THE DEVIOUS DANGER OF 40

I like ageing. If you’re someone who could never rely on good looks, ageing feels like your favourite aunt who comes to visit after a really long time and who brings candy and loves all the children equally.

With ageing, the playing field between us normal folk and the gorgeous ones evens out a little bit. Not that gorgeous people become less gorgeous with age, but they tend to notice destruction earlier and with more intensity, so they too are forced to accept the relative uselessness of appearance.

But with age comes a plethora of magical changes that I wish could have kicked in in my early twenties. Some of you will know of what I speak.

With each passing year there is a greater and greater surge of unfounded confidence gushing through your veins that convinces your brain that you can do anything. The cerebral connections that make us cling to undeserved people and tolerate undeserved malice withers and dies and what is left is this unexplained conviction that you’re worth some goodness and happiness.

But there is dangerousness about ageing that lurks in the darker corners and reveals itself as comfort.

One of the things I’m proud of most about my life is that I’ve changed professions and acted fearlessly in pursuit of what I considered to be my dreams. Of course I could only do this because of the privilege of good parents and loans, so I’m not oblivious to my fortune…

But my willingness to start over…even when I approached 30 at an uncomfortable speed…has made all the difference. My life is – at least to me – rather interesting. I’ve done things and seen things that others read about in books. Yes, I’ve missed getting married and having children, but I’ve never wanted kids and I’ve tasted love. Apart from some minor mistakes, I’m happy about the colorfulness of my life’s palet.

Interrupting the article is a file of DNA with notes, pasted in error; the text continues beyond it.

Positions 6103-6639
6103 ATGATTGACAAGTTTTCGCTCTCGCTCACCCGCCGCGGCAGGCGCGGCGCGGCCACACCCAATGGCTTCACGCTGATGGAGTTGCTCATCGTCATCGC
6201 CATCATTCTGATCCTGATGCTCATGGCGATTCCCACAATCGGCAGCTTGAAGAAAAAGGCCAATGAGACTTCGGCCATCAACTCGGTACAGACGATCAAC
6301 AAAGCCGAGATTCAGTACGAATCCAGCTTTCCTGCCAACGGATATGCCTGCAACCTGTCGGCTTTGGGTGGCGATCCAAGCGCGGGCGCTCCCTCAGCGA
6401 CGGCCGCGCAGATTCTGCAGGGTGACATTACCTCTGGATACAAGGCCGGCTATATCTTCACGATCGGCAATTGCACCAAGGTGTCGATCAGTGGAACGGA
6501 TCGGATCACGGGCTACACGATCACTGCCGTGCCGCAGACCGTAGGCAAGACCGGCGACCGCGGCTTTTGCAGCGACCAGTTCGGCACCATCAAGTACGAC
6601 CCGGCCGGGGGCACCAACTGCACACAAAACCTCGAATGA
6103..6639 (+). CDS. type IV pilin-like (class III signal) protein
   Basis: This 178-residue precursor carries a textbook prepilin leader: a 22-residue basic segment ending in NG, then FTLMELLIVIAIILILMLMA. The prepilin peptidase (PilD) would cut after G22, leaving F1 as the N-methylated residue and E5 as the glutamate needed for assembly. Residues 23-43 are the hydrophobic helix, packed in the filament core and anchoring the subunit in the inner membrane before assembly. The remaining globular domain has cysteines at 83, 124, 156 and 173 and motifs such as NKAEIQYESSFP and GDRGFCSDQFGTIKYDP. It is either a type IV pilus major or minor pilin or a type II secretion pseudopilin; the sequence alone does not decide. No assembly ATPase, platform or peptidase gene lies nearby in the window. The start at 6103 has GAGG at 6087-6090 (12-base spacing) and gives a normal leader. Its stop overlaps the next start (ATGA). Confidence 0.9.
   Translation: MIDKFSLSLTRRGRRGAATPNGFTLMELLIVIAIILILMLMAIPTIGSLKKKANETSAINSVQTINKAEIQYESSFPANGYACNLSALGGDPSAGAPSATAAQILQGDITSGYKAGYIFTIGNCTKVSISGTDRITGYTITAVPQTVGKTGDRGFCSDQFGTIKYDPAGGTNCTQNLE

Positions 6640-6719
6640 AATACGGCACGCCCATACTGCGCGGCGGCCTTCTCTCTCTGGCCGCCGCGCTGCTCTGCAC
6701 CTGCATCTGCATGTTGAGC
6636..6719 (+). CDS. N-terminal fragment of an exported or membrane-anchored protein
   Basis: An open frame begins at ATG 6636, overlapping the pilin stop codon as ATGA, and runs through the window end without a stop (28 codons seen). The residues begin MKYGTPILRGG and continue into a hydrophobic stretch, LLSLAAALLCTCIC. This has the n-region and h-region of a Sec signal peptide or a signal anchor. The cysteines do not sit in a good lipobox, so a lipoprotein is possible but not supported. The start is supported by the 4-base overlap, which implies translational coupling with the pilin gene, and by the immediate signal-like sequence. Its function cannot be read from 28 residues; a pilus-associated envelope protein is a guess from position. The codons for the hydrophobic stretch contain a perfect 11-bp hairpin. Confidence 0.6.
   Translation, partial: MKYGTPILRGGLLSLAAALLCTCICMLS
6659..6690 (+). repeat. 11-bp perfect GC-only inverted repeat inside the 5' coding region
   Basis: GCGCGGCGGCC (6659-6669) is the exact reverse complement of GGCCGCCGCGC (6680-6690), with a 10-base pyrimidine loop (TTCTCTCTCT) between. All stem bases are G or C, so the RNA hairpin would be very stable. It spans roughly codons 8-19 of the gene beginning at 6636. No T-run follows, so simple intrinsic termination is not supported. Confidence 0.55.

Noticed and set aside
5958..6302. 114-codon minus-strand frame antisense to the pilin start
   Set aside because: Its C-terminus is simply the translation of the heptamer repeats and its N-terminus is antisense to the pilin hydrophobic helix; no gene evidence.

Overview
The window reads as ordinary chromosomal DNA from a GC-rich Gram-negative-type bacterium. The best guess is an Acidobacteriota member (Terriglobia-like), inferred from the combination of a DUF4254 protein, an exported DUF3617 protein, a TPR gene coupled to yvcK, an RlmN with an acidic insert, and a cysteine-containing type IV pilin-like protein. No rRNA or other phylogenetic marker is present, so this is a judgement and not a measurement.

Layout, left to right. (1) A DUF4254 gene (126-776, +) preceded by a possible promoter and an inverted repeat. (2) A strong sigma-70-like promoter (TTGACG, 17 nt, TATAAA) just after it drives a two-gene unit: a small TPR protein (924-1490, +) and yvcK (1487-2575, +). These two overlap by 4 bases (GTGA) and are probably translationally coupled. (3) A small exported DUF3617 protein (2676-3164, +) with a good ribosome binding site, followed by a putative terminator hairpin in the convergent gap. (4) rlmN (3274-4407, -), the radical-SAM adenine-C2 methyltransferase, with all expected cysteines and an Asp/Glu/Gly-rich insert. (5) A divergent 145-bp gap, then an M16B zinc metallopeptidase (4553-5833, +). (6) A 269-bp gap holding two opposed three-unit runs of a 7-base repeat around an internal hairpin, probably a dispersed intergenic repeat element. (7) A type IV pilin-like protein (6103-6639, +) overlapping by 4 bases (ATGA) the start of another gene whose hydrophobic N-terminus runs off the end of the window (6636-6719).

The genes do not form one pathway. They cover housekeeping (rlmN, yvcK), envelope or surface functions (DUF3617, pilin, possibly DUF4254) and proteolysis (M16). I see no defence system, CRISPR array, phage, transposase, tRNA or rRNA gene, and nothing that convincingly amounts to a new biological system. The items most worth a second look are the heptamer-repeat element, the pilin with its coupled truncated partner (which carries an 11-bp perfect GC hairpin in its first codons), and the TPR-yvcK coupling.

But now I’m 40 years-old and I’m comfortable. Everything is in place for me to die: I have some success at work (note: only a litte!), the pension is in place, the insurances are paid, the will is drafted and the funeral plan is reviewed.

But I’m 40, man, not 96. Of course I may shuffle off this dusty planet tomorrow, but I may not.

There is an opportunity for me to return to a previous career in civil service. But this will mean I leave a job I rather hate, but which provides me with tremendous comfort, freedom and little daunting challenge. The younger me would have jumped at the chance and embraced the difficulties of a noble profession that brings much satisfaction and purpose. But my 40 year-old self is like: meeeh, but all the freedom and opportunity to research and my own office is so on point and I have a place to park my car now and oh the luxury of it all…

The great fight between the everyday comforts vs the dream to make a difference…even at a later stage in my life, is a fierce one.

And then there is the reality that too many people on earth do not have jobs. Here I am, choosing my words carefully to moan about options. Maybe I deserve the inner conflict. But that’s another thing about ageing: you remember all to frequently that you are not the only person on the planet. You have just been insanely lucky.

Tonight is not a chocochino night…I think I’ll have some wine…

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